KILCREASE v. KILCREASE

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District Court of Appeal, First District, Division 2, California.

John Doe KILCREASE by his Guardian ad litem, Artie Graves, and Artie Graves, Plaintiffs and Appellants, v. Harry KILCREASE, Defendant and Respondent.

Civ. 16128.

Decided: May 16, 1955

G. K. Burgren, Bruce McMullen, San Francisco, for appellant. Benjamin M. Davis, San Francisco, for respondent.

This is an action to establish paternity. The trial court denied plaintiff's request for support pendente lite for medical and hospital expenses. The court did make a pendente lite order for counsel fees and costs on account. Plaintiff appeals from the order denying support and expenses pending trial.

At hearing on the order to show cause the mother testified that she had lived with defendant at the latter's apartment and had sexual intercourse with him at times which would be within the normal period of gestation of plaintiff child. On cross-examination, she showed considerable uncertainty as to the location of the apartment.

She testified that she is a licensed cosmetologist and the owner of ‘Artie's New Look Beauty Shop’. She normally worked in the shop and rented out four booths to other beauty operators. The mother was not working at the time of the hearing but only because of the short time elapsed since birth of her child.

Both the mother and defendant are married but, unfortunately, not to each other.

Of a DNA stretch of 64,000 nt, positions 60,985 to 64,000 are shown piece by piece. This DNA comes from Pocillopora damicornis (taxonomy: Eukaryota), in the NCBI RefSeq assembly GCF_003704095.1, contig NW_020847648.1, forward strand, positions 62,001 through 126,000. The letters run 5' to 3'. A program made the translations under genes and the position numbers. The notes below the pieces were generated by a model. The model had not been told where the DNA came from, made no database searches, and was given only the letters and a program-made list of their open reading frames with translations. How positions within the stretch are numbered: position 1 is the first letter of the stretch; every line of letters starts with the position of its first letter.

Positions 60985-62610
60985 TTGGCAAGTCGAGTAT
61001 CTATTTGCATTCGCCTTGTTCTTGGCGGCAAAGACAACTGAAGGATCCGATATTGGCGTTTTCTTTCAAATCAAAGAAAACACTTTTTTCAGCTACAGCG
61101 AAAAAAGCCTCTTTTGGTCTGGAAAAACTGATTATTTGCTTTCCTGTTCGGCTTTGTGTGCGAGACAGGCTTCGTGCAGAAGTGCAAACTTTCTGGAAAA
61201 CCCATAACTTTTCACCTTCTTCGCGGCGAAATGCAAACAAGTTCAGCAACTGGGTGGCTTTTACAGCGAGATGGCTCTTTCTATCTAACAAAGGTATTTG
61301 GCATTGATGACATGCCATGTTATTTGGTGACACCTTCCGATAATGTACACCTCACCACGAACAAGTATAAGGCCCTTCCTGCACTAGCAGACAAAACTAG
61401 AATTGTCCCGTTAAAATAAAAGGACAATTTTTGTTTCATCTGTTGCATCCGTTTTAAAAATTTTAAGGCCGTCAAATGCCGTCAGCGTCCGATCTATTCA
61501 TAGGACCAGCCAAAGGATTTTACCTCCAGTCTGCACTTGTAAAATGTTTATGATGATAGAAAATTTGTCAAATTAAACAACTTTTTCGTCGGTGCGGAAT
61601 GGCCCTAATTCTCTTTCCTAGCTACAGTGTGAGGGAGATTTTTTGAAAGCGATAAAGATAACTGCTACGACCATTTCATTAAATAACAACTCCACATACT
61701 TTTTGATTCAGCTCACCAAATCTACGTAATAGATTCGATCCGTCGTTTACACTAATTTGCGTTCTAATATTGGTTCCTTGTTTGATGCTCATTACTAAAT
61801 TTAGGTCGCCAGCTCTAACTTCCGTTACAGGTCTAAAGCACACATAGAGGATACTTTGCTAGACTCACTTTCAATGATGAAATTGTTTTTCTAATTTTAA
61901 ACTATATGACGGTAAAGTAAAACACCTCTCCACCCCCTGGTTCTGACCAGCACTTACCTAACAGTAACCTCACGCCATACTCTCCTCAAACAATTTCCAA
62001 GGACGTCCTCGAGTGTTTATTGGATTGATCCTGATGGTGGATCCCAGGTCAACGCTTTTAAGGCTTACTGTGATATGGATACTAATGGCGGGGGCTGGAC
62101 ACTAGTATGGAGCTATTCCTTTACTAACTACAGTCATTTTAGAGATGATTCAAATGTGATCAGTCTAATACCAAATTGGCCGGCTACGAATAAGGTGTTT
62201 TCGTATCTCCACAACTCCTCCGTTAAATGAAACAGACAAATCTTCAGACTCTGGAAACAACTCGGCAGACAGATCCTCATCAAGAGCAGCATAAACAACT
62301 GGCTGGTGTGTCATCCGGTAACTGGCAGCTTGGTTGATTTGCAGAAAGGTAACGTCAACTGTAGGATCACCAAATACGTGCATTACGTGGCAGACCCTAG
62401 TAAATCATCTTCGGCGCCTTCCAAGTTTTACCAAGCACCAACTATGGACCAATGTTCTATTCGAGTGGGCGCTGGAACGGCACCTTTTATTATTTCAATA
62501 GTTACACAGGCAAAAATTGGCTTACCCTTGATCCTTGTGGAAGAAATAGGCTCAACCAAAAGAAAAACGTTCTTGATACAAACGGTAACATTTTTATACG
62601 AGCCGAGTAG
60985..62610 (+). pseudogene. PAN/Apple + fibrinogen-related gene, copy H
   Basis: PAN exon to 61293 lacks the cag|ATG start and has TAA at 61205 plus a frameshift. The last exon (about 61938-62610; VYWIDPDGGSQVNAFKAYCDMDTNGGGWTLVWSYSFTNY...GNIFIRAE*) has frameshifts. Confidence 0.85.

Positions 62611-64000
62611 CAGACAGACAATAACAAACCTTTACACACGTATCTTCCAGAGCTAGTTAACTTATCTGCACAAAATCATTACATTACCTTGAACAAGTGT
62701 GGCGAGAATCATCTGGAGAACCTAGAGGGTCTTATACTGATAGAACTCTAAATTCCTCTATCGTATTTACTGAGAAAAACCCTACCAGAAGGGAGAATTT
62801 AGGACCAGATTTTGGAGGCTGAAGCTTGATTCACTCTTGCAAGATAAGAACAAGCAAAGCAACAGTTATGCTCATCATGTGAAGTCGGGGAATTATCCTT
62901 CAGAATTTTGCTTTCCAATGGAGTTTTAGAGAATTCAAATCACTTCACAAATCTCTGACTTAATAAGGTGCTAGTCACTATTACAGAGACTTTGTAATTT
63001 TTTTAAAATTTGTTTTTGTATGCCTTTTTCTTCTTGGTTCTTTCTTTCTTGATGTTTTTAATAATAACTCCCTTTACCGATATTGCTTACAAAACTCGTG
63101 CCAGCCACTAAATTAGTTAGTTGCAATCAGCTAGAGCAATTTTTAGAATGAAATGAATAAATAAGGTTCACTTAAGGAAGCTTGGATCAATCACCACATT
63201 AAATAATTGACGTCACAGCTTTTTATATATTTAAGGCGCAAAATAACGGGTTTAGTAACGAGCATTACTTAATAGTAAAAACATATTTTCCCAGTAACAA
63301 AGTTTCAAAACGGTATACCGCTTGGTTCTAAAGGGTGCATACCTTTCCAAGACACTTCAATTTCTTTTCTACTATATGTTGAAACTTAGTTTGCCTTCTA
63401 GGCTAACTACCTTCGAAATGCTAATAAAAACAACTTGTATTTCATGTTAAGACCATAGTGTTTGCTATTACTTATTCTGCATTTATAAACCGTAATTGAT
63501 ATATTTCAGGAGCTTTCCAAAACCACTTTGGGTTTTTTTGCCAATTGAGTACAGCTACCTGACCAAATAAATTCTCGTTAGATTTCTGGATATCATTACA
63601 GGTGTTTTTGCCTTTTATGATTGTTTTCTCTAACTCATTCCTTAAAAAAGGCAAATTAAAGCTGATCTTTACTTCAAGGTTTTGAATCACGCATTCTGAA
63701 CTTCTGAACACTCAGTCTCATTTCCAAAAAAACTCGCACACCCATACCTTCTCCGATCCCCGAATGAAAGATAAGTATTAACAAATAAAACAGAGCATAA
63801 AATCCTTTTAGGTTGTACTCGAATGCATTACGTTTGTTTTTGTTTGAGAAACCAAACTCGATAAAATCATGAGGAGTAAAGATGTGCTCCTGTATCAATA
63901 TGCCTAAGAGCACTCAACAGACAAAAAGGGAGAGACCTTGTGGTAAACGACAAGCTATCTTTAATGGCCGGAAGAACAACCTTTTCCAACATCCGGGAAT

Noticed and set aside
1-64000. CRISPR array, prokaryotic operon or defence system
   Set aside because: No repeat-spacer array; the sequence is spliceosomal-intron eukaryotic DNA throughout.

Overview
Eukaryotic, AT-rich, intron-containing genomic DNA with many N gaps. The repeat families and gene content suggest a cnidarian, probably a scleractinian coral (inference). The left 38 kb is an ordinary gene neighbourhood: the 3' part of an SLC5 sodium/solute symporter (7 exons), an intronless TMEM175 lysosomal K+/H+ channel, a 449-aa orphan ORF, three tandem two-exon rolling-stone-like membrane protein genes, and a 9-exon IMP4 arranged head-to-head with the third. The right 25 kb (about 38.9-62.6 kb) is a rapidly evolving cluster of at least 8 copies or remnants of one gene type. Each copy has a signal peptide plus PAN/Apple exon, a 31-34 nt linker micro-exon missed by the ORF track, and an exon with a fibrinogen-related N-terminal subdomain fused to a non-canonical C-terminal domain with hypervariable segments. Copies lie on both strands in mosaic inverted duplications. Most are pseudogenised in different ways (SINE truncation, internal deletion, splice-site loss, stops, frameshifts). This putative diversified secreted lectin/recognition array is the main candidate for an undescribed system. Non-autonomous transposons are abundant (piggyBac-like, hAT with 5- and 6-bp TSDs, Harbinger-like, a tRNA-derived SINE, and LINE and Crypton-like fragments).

A trial court is allowed broad discretion in determining the amount to be awarded for child support. Upon a final judgment establishing paternity, that discretion is limited by the rule that a father cannot escape liability for support of his illegitimate child ‘by the mere circumstance that the mother may be able to earn enough to take care of the child.’ Kemppainen v. Hester, 113 Cal.App.2d 472, 475, 248 P.2d 103, 105.

Here the application is only for support pending trial of the paternity issue. The issue of paternity is not fully tried or finally determined upon an order to show cause. If plaintiff prevails on trial of this action, the judgment for support can be made to run from date of the child's birth. Kyne v. Kyne, 38 Cal.App.2d 122, 133, 100 P.2d 806. Thus if plaintiff establishes paternity, the prejudicial effect of the interim order, if any, can be remedied in the judgment.

In the light of the testimony as to earning capacity of the mother and of defendant, and the uncertainty as to ultimate determination of paternity, we cannot say that the trial court abused its discretion here.

Appellant argues, in vague and general terms, that the trial judge had sat in juvenile court and therefore must be prejudiced in this type of case. Nothing in the record sustains any assertion of prejudice.

The order is affirmed.

DRAPER, Justice pro tem.

NOURSE, P. J., and KAUFMAN, J., concur.